The educational challenges for students when they return to school

Getting back to the classroom

(ASCL webinar, 2-6-20)

ASCL ran a webinar on 2nd June 2020, supported by Oxford University Press, a link to which is at the foot of this blog. It focused, in particular, on those children who may not be having a productive time at home and what we, as teachers, might do for them as they return to school. We also discussed the current and possible future contexts – both in terms of what we think is going on now for children, young people and teachers but also some of the thoughts that we’ve had what it’s going to look like when more children return to school.

As the schools have started to open up more widely we’ve started to see what some of the challenges are for us, some of the implications, some of the things we ought to rule in and some of the things that we ought to most definitely rule out.

Even back in normal times, we had an education system which was good for a lot of young people. The English education system is a good education system, but it is especially good if you come from certain backgrounds. We know that from last year’s report The Forgotten Third, essentially what it does is it fixates on those children who have been taught all through their early years, their primary and their secondary years, and they come out with a grade 3 or grade 2 or grade 1 in GCSE.

What is the significance of grade 3?

The significance of grade 3, of course, is that grade 4 is seen as a standard pass. So, what does that make a grade 3? And what indictment must it be on the system, which even in normal times thought it was appropriate or acceptable that you wrote a third of young people off by not saying that they could pass particularly on the basis of their national language or in mathematics? That’s something that we at ASCL are on a bit of a mission about because it is baked into the system by comparable outcomes, which you’ll know keeps grades largely sustained from one year to another.

Even though we’ve got a good education system, the tail of disadvantage has been very significant. In fact, one of the most trusted education lobby groups and think tanks, the Education Policy Institute reckoned that even back in the olden days if you were going to close the gap between the advantaged and the disadvantaged it was going to take 500 years at the rate we were narrowing the gap. And that was then when there were teachers in classrooms with children and young people.

Now we know the gap is getting wider and wider because the advantaged haven’t just got access to digital resources and all that stuff (which I think we actually over state). I think that is all useful but the more useful stuff is this: it’s being in a house which has got books. And by definition what that usually has with it is adults who have conversations with children. Whilst it’s easy to caricature all of that, you can see that what we are using that for is as a proxy for the kinds of circumstances which are going to help the word rich to get richer while the word poor get poorer. And that’s happening, on our watch, at the moment.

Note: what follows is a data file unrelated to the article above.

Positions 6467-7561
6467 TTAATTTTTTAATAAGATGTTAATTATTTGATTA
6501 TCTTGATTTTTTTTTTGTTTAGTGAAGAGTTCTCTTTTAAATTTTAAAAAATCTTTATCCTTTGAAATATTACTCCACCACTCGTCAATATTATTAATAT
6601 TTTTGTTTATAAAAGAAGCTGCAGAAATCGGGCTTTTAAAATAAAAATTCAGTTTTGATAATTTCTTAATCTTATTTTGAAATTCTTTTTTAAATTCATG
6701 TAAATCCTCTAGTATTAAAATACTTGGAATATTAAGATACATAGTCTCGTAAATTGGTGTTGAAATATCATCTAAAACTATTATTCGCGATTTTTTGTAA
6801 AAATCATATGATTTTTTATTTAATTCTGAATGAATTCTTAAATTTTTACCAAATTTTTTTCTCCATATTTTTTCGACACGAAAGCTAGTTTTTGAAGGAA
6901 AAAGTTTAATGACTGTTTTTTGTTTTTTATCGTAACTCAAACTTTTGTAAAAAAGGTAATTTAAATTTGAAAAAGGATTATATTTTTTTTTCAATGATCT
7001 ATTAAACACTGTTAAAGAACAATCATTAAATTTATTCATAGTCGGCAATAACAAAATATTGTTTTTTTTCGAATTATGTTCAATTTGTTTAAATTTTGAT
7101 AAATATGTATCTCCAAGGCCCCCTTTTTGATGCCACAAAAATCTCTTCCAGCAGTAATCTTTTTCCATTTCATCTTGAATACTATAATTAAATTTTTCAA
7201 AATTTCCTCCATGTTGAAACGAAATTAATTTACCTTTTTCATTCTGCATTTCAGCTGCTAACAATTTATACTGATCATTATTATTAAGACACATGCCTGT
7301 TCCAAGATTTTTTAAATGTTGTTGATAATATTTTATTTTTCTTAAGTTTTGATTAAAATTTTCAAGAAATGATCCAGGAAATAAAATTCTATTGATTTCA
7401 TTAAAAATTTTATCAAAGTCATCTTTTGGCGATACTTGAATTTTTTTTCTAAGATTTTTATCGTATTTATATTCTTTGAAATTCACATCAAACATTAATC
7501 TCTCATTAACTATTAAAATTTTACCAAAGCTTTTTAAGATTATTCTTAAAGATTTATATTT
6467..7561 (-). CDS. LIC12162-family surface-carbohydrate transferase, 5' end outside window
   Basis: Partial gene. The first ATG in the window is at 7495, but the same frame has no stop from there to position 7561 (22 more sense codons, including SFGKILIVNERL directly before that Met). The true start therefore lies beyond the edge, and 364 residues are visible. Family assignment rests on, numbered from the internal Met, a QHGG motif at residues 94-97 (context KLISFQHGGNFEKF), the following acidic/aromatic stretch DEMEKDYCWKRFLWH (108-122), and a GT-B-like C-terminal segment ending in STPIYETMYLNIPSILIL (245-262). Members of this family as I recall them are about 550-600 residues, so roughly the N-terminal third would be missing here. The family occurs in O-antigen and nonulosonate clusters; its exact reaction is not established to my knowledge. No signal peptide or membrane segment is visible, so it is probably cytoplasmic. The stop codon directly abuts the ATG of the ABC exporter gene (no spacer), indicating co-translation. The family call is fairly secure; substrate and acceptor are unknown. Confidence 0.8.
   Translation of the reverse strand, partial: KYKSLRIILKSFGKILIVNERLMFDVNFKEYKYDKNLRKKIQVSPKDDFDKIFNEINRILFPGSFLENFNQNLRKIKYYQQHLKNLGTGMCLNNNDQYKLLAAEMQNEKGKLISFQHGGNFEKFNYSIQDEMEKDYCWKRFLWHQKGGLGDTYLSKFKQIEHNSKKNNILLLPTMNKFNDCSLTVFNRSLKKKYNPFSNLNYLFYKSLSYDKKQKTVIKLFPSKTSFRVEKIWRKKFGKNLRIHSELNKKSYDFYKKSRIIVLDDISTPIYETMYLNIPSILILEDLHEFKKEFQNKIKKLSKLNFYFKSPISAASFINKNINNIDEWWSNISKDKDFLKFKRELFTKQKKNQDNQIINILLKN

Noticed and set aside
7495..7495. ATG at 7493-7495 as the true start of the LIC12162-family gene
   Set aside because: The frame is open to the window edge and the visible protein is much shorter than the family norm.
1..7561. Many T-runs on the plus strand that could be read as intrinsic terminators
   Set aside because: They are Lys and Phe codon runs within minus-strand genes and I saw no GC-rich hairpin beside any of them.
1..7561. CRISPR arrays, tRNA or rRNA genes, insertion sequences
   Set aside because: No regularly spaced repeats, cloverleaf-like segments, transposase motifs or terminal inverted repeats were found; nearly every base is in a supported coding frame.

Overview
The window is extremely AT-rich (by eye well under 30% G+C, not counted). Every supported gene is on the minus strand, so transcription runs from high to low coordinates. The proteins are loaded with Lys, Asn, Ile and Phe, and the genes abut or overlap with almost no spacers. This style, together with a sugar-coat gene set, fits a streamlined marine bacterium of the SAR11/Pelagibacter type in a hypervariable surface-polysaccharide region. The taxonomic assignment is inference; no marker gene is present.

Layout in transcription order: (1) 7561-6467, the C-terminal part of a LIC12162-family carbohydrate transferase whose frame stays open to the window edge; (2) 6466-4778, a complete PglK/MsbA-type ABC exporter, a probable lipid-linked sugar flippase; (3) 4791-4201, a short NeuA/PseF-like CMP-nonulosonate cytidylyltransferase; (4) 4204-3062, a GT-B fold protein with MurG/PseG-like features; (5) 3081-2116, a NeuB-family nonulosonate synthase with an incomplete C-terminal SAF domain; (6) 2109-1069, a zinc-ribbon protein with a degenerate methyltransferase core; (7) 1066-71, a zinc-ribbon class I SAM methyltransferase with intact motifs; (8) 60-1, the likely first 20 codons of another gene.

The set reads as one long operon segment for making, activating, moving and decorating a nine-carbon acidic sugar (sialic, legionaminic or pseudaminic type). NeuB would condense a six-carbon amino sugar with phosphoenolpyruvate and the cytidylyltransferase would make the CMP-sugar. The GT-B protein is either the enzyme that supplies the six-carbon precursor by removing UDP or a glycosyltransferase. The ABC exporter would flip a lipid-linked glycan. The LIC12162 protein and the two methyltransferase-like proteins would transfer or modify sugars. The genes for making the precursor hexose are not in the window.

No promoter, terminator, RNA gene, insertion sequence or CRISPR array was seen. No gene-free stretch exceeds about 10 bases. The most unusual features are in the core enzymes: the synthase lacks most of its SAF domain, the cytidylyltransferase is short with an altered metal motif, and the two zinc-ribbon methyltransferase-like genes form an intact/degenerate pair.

What it is going to look like when we bring children and young people in?

The ASCL view, which we’re taking from assessment experts, increasingly is that what children are going to need when they get back to school, first of all, is a sense of kindness. That somebody here is interested in stuff beyond their potential exam results. Somebody who is interested in them and their wellbeing and who reconnects them with human beings.

The person who has the expertise to be able to assess what a child has or hasn’t been learning, and what they need to do next, is their teacher. And that’s why we will be very cautious in welcoming the idea that you need a whole panoply of different people arriving in to rescue these children and possibly cluttering up their learning at a time when actually what they need is a decluttering.

What does the curriculum look like?

I think what is likely to happen is teachers deciding which parts of the curriculum are important, particularly so given that we have now got a truncated period. What we do with the children when they step back into our classrooms is essential and we need to have thought about it with a laser like focus. What does it mean for children in KS3? We’ll need to have a clearer sense of what is the foundation of KS3, ready for KS4, and then what for GCSE children next year for A Level? What will they need to help them to make up ground heading towards qualifications in the future? What will their exams looks like? And even if they are not immediately heading to qualifications, that sense of what the curriculum entitlement is going to be is really important.

The webinar focused in particular on what we’re going to do for the disadvantaged today. But we’re mindful of what we are preparing them for at some point in the future as well.

View the webinar here

View the webinar presentation here

Geoff Barton

General Secretary, Association of School and College Leaders

Also available on the blog:

One thought on “The educational challenges for students when they return to school

  1. Kadomasoaballa says:

    I think the article clarified what are the problems that education should get rid of

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